Up to 80 ships stacked as rush hour traffic in LA are waiting to unload containers.
On Friday, the LA Port Commission voted unanimously to put pressure on shipping companies to speed up the pace of moving containers from the port, leaving room for unloading ships.
“In the case of containers scheduled to be moved by truck, seagoing vessels will be charged for each container dwelling nine days or more,” the Port of LA said in a statement. “For containers moving by rail, seagoing vessels will be charged if a container has stayed for six days or more.
“The port will charge seagoing vessels in these two categories $ 100 per container, increasing in $ 100 increments per container per day until the container leaves the terminal.”
This new policy will take effect on Monday.
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Ramon Ponce de Leon, longshoreman and president of ILWU Local 13, says before COVID that longshoreman in the ports of LA and Long Beach moved 1.2 million containers a month.
Today, he says, with crews working around the clock, they move nearly 2 million containers a month.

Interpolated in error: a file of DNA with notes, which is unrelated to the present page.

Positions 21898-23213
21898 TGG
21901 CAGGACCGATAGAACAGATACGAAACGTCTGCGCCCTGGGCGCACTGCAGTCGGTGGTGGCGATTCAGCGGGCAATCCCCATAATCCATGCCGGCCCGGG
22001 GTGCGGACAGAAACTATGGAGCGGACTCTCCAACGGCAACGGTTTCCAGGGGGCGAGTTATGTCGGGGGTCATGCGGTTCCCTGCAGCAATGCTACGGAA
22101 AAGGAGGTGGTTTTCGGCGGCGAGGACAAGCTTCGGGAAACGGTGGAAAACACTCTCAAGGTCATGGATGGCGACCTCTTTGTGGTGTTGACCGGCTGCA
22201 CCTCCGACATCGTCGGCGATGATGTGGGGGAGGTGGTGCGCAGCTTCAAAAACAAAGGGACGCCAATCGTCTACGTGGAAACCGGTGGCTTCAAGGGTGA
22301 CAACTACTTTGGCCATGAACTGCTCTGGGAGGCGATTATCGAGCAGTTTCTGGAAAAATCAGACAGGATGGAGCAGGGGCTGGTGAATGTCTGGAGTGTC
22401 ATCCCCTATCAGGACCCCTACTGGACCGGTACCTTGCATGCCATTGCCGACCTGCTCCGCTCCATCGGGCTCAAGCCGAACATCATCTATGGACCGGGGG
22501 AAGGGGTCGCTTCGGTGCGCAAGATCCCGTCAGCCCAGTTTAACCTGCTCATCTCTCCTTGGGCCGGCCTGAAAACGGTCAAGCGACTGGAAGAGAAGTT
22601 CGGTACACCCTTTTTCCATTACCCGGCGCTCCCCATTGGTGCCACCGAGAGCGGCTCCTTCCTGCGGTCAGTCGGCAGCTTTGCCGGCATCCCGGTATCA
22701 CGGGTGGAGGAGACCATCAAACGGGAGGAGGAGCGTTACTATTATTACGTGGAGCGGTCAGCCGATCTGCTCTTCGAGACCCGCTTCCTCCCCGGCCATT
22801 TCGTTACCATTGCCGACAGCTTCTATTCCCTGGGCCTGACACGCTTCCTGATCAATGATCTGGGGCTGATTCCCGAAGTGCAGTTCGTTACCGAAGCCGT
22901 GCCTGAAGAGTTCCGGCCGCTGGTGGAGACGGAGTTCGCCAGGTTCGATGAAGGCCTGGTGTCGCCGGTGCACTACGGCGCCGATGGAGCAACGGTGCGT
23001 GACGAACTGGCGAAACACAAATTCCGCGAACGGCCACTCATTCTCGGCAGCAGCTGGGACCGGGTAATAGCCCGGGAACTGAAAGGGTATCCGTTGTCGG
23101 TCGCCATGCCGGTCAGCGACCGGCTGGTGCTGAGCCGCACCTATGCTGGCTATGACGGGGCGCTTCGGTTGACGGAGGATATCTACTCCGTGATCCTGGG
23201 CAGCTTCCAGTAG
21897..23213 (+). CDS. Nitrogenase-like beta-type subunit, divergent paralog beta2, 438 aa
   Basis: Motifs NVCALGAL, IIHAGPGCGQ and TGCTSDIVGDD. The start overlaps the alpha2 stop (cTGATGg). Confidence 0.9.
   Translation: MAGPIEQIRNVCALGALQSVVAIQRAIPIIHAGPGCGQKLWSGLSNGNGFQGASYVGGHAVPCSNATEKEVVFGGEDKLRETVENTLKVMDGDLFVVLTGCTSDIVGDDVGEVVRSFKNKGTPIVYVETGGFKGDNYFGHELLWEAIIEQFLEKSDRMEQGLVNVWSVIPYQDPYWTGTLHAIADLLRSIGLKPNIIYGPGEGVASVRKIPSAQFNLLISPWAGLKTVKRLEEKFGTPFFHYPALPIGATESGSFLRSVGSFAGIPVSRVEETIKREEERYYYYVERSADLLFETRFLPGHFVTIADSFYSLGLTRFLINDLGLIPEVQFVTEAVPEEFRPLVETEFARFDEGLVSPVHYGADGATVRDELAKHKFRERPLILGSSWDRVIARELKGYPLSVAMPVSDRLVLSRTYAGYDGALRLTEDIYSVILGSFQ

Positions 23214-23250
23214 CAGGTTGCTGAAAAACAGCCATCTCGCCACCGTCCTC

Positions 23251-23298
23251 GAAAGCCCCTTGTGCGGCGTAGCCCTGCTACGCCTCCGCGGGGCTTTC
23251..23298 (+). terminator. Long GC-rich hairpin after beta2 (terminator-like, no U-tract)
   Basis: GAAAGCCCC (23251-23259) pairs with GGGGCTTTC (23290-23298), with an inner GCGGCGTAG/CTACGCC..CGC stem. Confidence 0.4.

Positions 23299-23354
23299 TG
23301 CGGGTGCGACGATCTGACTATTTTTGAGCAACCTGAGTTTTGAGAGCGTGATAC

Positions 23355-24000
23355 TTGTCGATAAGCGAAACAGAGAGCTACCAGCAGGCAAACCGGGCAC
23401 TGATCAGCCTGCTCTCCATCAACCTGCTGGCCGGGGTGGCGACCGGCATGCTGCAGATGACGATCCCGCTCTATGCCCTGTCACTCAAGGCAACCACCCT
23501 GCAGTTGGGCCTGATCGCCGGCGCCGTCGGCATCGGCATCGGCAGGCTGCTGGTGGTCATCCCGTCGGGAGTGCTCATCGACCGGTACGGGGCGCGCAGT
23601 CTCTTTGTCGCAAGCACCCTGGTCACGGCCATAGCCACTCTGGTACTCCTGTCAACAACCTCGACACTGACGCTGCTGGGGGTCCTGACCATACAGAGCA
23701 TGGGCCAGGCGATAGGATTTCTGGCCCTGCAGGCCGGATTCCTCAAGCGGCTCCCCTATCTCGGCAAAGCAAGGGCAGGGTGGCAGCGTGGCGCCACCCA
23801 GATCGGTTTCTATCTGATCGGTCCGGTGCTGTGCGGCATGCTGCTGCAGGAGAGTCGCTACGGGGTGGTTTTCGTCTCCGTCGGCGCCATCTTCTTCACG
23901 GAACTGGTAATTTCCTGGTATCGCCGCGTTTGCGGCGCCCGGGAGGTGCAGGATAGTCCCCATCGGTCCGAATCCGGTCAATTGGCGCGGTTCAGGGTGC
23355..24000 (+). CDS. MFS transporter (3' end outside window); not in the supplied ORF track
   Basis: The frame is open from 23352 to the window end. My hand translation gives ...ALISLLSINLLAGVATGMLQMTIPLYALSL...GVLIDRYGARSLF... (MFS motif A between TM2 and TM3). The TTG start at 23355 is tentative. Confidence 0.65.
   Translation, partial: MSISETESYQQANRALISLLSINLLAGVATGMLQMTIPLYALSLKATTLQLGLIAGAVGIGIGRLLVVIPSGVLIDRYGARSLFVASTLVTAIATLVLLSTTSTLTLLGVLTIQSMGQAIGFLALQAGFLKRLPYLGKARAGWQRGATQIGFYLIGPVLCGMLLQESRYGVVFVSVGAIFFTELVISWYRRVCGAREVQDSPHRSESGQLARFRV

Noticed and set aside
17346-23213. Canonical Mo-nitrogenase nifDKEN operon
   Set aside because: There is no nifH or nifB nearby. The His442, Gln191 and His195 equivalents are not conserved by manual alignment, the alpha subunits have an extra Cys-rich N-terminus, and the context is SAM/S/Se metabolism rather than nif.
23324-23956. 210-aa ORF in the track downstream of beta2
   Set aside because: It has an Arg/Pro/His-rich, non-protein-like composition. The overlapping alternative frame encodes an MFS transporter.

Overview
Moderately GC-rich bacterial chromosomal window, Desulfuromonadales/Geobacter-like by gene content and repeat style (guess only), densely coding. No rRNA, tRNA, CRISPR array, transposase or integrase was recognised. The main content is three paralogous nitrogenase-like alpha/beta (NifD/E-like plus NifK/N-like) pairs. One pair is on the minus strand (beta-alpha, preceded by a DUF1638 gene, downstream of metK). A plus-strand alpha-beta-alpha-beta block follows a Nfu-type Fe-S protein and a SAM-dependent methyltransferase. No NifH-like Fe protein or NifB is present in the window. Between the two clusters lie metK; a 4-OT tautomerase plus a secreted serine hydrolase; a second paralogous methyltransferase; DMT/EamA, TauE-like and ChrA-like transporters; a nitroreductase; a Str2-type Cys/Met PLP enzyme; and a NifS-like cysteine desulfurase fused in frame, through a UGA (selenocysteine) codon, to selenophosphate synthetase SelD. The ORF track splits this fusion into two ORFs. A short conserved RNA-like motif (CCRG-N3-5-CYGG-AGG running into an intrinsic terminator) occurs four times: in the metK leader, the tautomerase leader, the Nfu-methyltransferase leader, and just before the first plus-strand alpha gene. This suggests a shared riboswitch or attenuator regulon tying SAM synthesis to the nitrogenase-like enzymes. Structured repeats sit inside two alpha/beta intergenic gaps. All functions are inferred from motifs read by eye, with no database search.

The ports account for about 40% of the country’s imports.
Ponce de Leon says longshoreman is breaking records with moving containers.
As UNICEF estimates a global shortage of up to 2.2 billion syringes due to supply chain problems, Ponce de Leon says the longshoreman will work even harder to get these containers moved from ships to get more people vaccinated.
To further ease the burden on ports, Governor Gavin Newsom and the U.S. Department of Transportation announced a strategic partnership to help facilitate innovative projects and funding opportunities for multi-billion dollar infrastructure improvements in California.
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